Tabias was told that all his adult teeth had come in.
“But there’s still a baby tooth left,” the dentist explained. That mischievous little tooth crowded his adult teeth and now he needed braces. The dreadful ‘B’ word so many classmates had fallen victim to; Joey got braces and the kid never smiled again, giving away his Halloween candy with tearful eyes.
“Dad, I can’t get braces,” Tabias said, pleading. “I’ll have even less than my half friend now.”
The complaints didn’t stop the metal gear from going into his mouth. His lips stretched too far and his tongue was dry and scratchy.
The dentist gave him a piece of paper. It said: “Don’t eat anything sticky, crunchy or chewy. No gum, licorice, candy, toffee or melty cheese. No gobstoppers, carrots, apples or candy coated peanuts. No popcorn, pretzels or potato chips. Nothing too sugary, like candy or otherwise tasty.”
Tabias crumpled the paper and threw it into the trash. He thought he heard a muffled sound as the lid dropped but he was already out the door; the dentist hollered something about soup and soggy toast behind him.
Of course, the first day back to school it happened. The cute girl sitting next to him at lunch offered to trade fruit snacks for his saltine crackers.
“No thanks,” he replied without showing his new gear. She shrugged but suddenly she smelled like fruit snacks: Sweet, chewy, juicy candy, artificially flavoured like strawberries and blueberries.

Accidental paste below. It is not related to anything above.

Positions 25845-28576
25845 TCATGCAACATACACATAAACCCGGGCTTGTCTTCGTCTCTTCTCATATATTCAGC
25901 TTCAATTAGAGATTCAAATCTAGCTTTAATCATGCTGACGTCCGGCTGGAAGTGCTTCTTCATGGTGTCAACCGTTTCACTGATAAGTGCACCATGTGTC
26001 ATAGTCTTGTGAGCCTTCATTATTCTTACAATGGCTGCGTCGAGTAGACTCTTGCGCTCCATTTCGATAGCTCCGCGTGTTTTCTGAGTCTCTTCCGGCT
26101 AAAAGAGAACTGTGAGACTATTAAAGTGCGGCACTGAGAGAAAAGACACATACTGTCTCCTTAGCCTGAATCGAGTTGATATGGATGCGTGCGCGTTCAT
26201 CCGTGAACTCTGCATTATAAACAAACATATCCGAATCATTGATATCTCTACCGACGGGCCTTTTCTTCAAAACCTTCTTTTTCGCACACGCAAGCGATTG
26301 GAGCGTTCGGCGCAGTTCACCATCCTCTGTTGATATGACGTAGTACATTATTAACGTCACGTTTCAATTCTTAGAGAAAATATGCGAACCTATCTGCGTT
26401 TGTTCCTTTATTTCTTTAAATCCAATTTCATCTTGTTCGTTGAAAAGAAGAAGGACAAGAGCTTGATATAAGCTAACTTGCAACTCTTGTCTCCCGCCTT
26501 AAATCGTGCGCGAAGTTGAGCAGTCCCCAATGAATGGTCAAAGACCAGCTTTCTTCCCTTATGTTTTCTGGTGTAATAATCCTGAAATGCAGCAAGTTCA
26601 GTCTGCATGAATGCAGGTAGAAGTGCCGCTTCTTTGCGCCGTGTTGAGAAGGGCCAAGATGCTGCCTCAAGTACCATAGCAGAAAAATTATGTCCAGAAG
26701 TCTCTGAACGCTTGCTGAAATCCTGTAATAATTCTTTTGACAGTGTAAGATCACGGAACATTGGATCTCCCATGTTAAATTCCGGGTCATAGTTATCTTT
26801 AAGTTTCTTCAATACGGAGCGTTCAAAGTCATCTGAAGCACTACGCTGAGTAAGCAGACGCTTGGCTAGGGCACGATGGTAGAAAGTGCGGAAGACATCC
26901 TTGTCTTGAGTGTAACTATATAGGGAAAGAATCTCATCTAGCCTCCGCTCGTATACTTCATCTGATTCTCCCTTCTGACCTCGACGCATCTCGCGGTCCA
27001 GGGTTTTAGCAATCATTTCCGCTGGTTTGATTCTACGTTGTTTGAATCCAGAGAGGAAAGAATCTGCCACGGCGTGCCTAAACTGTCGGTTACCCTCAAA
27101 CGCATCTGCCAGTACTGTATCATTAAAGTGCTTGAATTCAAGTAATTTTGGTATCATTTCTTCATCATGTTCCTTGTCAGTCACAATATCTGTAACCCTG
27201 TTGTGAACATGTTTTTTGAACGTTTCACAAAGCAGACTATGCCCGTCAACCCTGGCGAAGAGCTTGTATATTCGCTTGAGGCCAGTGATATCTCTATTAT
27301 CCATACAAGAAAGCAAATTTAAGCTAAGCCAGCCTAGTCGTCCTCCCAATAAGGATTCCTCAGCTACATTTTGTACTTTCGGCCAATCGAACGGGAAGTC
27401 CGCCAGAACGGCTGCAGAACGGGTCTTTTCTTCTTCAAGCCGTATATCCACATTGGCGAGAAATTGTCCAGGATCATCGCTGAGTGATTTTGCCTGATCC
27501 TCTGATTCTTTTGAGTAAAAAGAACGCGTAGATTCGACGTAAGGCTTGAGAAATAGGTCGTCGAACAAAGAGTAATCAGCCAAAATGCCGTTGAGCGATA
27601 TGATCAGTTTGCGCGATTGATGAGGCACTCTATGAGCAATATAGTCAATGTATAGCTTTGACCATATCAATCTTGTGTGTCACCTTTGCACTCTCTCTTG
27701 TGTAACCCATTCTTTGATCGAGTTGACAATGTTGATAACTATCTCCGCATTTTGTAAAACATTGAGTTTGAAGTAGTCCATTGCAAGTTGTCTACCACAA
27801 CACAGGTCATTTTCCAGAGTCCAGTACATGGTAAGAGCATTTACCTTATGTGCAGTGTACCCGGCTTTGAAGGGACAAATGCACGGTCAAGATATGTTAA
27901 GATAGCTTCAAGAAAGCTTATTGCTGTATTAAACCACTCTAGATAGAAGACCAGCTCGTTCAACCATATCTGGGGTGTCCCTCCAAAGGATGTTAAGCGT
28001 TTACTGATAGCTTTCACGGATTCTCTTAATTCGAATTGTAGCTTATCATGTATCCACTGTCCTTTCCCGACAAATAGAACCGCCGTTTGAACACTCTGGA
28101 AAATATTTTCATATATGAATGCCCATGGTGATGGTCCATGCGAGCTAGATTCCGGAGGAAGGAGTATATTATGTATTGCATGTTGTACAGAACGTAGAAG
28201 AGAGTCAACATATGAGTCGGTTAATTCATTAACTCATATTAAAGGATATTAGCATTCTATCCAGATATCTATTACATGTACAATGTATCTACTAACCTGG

Tabias inched closer and basked in the scent. She moved away but he moved with her. “Weirdo,” she snarled and got up, leaving Tabias alone with his plain old crackers.
At recess, a teacher walked past Tabias with a bag full of licorice nibs, handing them out to children who asked politely, or voluntarily cleaned the playground.
The air was filled with the smell of his classmates eating sweets. Licorice, red fat candies, sweet yet slightly stale blue whales.
Tabias could smell every treat he imagined. He grinned. His braces glinted in the sun, and somewhere a ball fell from someone’s hand.
“Look at those teeth...” It came as a whisper at first before the kids of the playground burst into cheers.
Tabias smiled his silver toothy smile and a girl blushed next to him. Another fainted, and the teacher took a picture.
“That’s yearbook worthy, right there.”
The teacher gave Tabias a handful of soft taffy. The girl who blushed took his hand and they walked into the school.
Norma Rrae is an author based in Fort St. John. Read more of her works at notmewriting.com.